The confrontation was probably one of my more sobering moments as a pastor. The woman, a long-term church member, used the classic moment right before I preached to tell me God had spoken to her. He told her under no uncertain terms I was supposed to leave the church.
My first challenge was to figure out why God had told her and not me. It seemed like direct communication would have been far more efficient.
My second challenge was framed in a simple one-word question, “Why?”
She responded with smug certainty, “Because all of these new Christians are messing up our church.”
Of course, I am not alone in dealing with this perplexing reality. Many church members really don’t want to see their churches grow. Some of them are content with sufficient growth to pay the bills, but none thereafter.
I have learned from countless pastors and members over the years why this seeming Great Commission disobedience is so pervasive in many churches. Here are six of the most common reasons.
- Relational patterns are disrupted. Growth brings new members to ministries, groups, and church social functions. Leadership may shift with the incoming new members. Many members are simply not comfortable with new attendees changing long-term relationship patterns.
- Many are too comfortable with the status quo. They would rather obey the perceived mandate of the Great Comfort than the mandate of the Great Commission.
- Some have a me-centric view of congregational life. Thus, the church exists for me, myself and I. It’s all about my worship style, my programs, my ministries, and my pew. The church is more like a country club where I pay my dues and get my perks. If the new people get in my way as the church tries to reach them, I will raise my voice loudly.
- Church members may want the pastor on call to take care of them. Too much growth spreads the pastor too thinly. If my pastor can’t meet my needs 24/7, we have too many people in the church.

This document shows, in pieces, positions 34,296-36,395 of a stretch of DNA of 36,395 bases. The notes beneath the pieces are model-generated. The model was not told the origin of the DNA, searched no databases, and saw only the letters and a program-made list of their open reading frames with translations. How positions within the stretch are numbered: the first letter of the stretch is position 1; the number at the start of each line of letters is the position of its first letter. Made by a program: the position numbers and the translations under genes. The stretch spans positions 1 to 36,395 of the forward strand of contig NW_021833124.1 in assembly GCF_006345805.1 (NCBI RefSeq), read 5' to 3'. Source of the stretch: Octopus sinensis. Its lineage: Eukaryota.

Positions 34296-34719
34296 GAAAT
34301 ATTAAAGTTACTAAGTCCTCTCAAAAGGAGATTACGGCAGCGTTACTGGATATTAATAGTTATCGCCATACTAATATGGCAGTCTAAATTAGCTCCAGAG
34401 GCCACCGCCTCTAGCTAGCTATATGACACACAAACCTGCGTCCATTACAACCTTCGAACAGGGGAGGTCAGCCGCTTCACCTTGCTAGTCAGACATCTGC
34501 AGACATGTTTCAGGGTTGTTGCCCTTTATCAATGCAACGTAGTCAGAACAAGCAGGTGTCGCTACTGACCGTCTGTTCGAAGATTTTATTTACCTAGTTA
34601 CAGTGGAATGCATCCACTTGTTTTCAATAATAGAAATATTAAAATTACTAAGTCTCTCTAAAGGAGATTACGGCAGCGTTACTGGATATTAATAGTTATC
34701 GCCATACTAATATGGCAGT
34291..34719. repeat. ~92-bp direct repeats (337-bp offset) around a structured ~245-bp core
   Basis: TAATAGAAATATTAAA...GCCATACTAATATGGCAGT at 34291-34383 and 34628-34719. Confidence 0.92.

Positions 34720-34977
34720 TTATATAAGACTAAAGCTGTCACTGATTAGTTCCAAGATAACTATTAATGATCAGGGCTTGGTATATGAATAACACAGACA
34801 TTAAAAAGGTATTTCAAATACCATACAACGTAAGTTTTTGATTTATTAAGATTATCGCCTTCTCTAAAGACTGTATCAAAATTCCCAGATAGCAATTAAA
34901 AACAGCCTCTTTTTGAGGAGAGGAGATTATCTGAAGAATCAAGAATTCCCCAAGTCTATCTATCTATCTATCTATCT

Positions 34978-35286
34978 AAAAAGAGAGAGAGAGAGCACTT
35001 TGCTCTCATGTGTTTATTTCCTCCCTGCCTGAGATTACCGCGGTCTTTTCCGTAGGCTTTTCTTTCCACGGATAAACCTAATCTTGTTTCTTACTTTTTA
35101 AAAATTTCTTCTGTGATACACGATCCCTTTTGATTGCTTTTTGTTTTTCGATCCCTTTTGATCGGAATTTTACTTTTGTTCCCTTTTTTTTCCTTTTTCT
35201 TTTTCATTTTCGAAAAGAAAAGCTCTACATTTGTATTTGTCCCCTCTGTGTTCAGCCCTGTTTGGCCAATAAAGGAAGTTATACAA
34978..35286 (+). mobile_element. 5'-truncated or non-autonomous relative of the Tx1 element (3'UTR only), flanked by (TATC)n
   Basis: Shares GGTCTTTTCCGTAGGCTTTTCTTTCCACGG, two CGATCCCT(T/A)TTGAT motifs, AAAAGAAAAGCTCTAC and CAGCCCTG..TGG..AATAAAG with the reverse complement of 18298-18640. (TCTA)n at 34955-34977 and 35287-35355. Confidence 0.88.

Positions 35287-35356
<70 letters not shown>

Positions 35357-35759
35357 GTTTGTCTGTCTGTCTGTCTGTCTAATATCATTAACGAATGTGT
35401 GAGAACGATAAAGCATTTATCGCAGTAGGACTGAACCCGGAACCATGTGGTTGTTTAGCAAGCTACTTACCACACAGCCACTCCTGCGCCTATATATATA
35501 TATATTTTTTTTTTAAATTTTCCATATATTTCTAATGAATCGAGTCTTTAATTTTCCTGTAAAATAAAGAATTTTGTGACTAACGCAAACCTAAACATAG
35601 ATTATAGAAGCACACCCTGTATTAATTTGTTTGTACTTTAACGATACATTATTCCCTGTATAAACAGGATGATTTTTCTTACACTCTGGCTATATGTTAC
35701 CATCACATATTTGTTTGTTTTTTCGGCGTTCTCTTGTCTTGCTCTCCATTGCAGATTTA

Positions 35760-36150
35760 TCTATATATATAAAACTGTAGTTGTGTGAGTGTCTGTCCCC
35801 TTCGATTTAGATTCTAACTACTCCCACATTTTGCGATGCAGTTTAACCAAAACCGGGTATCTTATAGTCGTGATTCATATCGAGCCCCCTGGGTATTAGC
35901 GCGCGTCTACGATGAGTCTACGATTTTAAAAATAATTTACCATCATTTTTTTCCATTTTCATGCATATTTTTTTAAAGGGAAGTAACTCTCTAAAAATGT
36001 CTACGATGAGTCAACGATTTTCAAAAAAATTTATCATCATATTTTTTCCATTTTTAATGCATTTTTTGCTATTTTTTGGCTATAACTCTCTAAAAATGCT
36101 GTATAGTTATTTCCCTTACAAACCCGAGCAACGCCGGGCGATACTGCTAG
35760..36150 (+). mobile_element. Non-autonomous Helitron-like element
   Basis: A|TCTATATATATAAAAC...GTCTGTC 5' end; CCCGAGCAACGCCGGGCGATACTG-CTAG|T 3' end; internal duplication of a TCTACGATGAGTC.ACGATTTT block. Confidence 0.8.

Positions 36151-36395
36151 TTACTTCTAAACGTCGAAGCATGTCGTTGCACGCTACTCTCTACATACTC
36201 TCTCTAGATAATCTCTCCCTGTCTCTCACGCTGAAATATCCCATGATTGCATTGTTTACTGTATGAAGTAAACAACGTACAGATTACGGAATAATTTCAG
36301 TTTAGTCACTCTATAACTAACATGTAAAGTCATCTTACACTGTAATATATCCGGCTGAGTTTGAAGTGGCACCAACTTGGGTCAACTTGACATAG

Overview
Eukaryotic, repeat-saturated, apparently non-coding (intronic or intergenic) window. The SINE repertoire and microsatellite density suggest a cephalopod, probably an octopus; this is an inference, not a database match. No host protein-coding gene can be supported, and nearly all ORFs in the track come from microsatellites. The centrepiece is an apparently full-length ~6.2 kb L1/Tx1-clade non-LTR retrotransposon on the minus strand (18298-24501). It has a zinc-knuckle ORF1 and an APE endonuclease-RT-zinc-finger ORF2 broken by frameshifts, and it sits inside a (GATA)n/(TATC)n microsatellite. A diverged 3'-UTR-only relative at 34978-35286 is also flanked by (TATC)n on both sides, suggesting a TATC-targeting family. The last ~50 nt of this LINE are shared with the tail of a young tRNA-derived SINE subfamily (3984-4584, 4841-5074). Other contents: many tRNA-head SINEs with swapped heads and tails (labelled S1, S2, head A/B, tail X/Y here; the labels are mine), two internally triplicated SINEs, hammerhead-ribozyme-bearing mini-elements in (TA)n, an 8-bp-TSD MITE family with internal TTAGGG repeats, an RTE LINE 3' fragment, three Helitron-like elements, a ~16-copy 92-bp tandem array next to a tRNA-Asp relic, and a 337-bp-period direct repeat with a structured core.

- Others are simply uncomfortable with any emphasis on numerical growth. The pendulum has swung too far. For many years, many churches over-emphasized numerical growth, so much so that it seemed like the number was an end in itself. Today, many church leaders and members resist any emphasis on numerical growth, often to the detriment of Great Commission accountability.
- New people are different. New Christians and non-Christians are particularly different from most longer-term church members. Their presence can make churches messy. Some members don’t like messy churches. Kind of like the Pharisees didn’t like Jesus relating to messy people.
I recently wrote a blog post about church members who are heroes and heroines in their local churches. Pastors remember them fondly for a lifetime. They tell stories about them. They thank God for them.
But pastors also remember church members who are harshly negative, like those who resist Great Commission growth. My story took place a quarter of a century ago. I have moved on, but I have not forgotten.
Let us be church members who gladly obey Christ’s command to make disciples as we go into our communities. Such obedience will likely result in growth. And that’s not a bad thing.
Posted on January 7, 2019
With nearly 40 years of ministry experience, Thom Rainer has spent a lifetime committed to the growth and health of local churches across North America.
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